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Airport workers are poised to take industrial action against what they call "government runaround" and false promises from the Prime Minister's Office.
Bahamas Air Traffic Controllers Union (BATCU) President Roscoe Perpall chaired an emergency meeting yesterday to discuss how the union plans to get the government's attention. He said action is necessary for BATCU to be taken seriously.
"We have to plan action," Perpall told Guardian Business. "They (the government) have been given sufficient time. We are just as determined as we were in the beginning and more than likely we must have a reaction to them ignoring our concerns."
The reaction in question could mean another strike by air traffic controllers - a move that will have a considerable impact on operations at the Lynden Pindling International Airport (LPIA).
Just before the new year, industrial action by the airport workers snarled busy holiday season traffic and cost airlines tens of thousands in delays, burnt fuel and overtime pay.
The BATCU has been seeking an industrial agreement for years, but bureaucracy, disagreements and other delays have hampered the process, Perpall said.
The union has remained resolute in a variety of issues, including holiday time, overdue and allowances amounting to more than $500,000 and persistent maintenance problems with radar equipment.
In fact, aviation exports continue to warn LPIA and the government that severely outdated radar and communications equipment presents a danger to the country's tourism industry.
In January, Guardian Business reported that the radar system, installed in 1985, has "outlived its life expectancy", according to Perpall.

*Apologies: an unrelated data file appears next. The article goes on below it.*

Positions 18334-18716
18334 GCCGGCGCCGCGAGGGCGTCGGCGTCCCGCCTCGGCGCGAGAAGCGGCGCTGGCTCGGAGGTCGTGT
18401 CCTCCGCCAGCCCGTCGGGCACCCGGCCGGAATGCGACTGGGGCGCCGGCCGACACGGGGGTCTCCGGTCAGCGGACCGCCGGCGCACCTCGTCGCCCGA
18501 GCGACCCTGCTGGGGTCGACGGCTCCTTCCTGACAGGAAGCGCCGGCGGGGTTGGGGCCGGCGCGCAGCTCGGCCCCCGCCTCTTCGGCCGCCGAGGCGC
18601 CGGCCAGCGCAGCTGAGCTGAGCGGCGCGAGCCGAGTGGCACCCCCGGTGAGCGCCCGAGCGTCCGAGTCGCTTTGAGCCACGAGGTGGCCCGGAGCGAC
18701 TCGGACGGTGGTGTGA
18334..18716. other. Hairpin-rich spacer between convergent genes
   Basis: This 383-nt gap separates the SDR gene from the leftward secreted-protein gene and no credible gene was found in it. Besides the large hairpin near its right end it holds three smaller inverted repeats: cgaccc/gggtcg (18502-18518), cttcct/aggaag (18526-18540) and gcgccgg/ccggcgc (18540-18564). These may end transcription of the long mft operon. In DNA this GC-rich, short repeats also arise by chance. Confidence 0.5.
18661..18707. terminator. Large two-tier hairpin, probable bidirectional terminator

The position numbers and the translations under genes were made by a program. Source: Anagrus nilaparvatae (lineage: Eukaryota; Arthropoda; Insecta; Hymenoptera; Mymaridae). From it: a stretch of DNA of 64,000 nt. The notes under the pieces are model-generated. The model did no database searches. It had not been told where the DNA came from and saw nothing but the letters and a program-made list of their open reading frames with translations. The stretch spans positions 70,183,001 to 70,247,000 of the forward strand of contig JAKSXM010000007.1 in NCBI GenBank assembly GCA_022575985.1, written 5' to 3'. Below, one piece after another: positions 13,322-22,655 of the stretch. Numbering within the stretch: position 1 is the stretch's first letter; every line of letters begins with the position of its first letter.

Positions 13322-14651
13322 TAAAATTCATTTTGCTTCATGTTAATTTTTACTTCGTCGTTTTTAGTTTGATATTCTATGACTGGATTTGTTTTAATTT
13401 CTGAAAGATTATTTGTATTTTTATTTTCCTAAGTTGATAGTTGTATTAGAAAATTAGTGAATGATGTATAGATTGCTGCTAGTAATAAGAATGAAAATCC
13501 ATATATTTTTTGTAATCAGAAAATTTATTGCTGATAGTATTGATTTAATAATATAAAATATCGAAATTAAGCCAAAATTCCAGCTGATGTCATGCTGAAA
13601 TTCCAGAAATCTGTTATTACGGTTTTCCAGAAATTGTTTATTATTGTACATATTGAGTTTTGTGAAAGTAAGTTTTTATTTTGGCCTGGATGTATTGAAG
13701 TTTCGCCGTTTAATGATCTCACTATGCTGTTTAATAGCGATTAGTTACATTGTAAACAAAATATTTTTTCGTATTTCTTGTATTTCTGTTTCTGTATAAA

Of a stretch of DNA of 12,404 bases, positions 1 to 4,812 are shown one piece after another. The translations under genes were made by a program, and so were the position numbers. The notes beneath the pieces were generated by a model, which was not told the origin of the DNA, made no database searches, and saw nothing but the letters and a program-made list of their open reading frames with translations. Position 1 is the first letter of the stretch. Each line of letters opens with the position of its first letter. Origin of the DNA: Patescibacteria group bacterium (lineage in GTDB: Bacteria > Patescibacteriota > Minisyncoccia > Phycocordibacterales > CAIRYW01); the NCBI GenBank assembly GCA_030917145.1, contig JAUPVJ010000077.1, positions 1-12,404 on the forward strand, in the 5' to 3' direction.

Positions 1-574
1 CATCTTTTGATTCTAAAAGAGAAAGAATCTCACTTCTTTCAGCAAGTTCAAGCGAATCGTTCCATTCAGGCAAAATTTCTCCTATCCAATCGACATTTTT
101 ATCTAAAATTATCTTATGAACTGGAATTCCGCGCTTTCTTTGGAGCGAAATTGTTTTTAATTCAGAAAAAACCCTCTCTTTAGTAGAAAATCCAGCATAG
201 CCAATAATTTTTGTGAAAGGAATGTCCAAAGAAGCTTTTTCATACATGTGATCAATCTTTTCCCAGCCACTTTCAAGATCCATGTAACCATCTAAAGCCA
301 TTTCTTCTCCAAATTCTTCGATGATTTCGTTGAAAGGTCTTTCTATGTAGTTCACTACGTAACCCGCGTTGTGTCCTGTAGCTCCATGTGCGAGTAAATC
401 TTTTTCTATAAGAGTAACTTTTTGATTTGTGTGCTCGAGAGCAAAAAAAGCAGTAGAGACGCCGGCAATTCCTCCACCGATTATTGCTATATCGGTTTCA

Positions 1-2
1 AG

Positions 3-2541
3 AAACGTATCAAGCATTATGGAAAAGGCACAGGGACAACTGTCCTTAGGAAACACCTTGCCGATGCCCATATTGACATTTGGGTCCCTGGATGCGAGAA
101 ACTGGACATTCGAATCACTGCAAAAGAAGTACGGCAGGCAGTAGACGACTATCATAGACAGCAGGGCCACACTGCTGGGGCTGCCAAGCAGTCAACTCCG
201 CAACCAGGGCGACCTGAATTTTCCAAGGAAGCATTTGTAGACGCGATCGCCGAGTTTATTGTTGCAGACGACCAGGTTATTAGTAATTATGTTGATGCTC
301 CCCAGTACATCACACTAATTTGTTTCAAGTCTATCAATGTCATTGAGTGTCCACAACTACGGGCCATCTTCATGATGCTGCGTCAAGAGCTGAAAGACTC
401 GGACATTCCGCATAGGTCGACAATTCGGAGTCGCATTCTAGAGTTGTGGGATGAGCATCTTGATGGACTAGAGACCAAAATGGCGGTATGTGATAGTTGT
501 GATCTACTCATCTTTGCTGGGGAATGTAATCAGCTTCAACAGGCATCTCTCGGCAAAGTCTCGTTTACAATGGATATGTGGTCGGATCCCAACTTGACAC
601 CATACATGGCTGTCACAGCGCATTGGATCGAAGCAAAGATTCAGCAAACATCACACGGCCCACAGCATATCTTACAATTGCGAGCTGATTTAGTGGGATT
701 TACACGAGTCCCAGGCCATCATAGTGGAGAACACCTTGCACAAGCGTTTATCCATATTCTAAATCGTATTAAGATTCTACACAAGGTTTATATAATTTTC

He said staff have implemented "band-aid solutions" to keep the system up and running, but failure to address the situation has created a "condition of uncertainty" at the airport.
Last week, Perpall told Guardian Business the union was told by Vincent Vanderpool-Wallace, the minister of tourism, that Prime Minister Hubert Ingraham must sign off on any industrial agreement. The union said it has given up trying to get in touch with Ingraham to resolve the matter.
"We have tried to contact the PM's office repeatedly. Right now nothing is happening for us. We feel like we're getting the runaround and we can't wait any longer," said Perpall.
Adding that the union "didn't want to go down this path", the union president said he has been in contact with other organizations with similar industrial grievances, such as customs and workers from Sandals resort.
He hinted that these groups may plan a mass protest so their voices no longer fall on deaf ears.
"It would involve separate action, but we would all move in a direction to show our displeasure," Perpall explained.
By NEIL HARTNELL
Tribune Business Editor
The Bahamas Hotel Association's (BHA) president yesterday echoed the Government's position on proposed Lynden Pindling International Airport (LPIA) fee increases, saying he did not believe this would have "too great an impact" on Bahamian resort occupancy levels.
Robert Sands, who is also Baha Mar's senior vice-president of external and government affairs, acknowledged that while the fee increases "go against" the sector's Companion Fly Free programme and initiatives to reduce air transport costs, there were no short-term alternatives to financing the airport's $409.5 million redevelopment.
Mr Sands told Tribune B ...
Nassau, Bahamas June 17, 2013--Nassau
Airport Development Company (NAD) and Bahamas Public Service Union
(BPSU) officials signed a five-year industrial agreement impacting
nearly 200 employees at the airport management company.
Vernice Walkine, NAD's President & CEO, the new
industrial agreement reached with BPSU allows NAD to continue to retain
productive employees committed to making LPIA one of the best airports
in the region.
By NATARIO McKENZIE
Tribune Business Reporter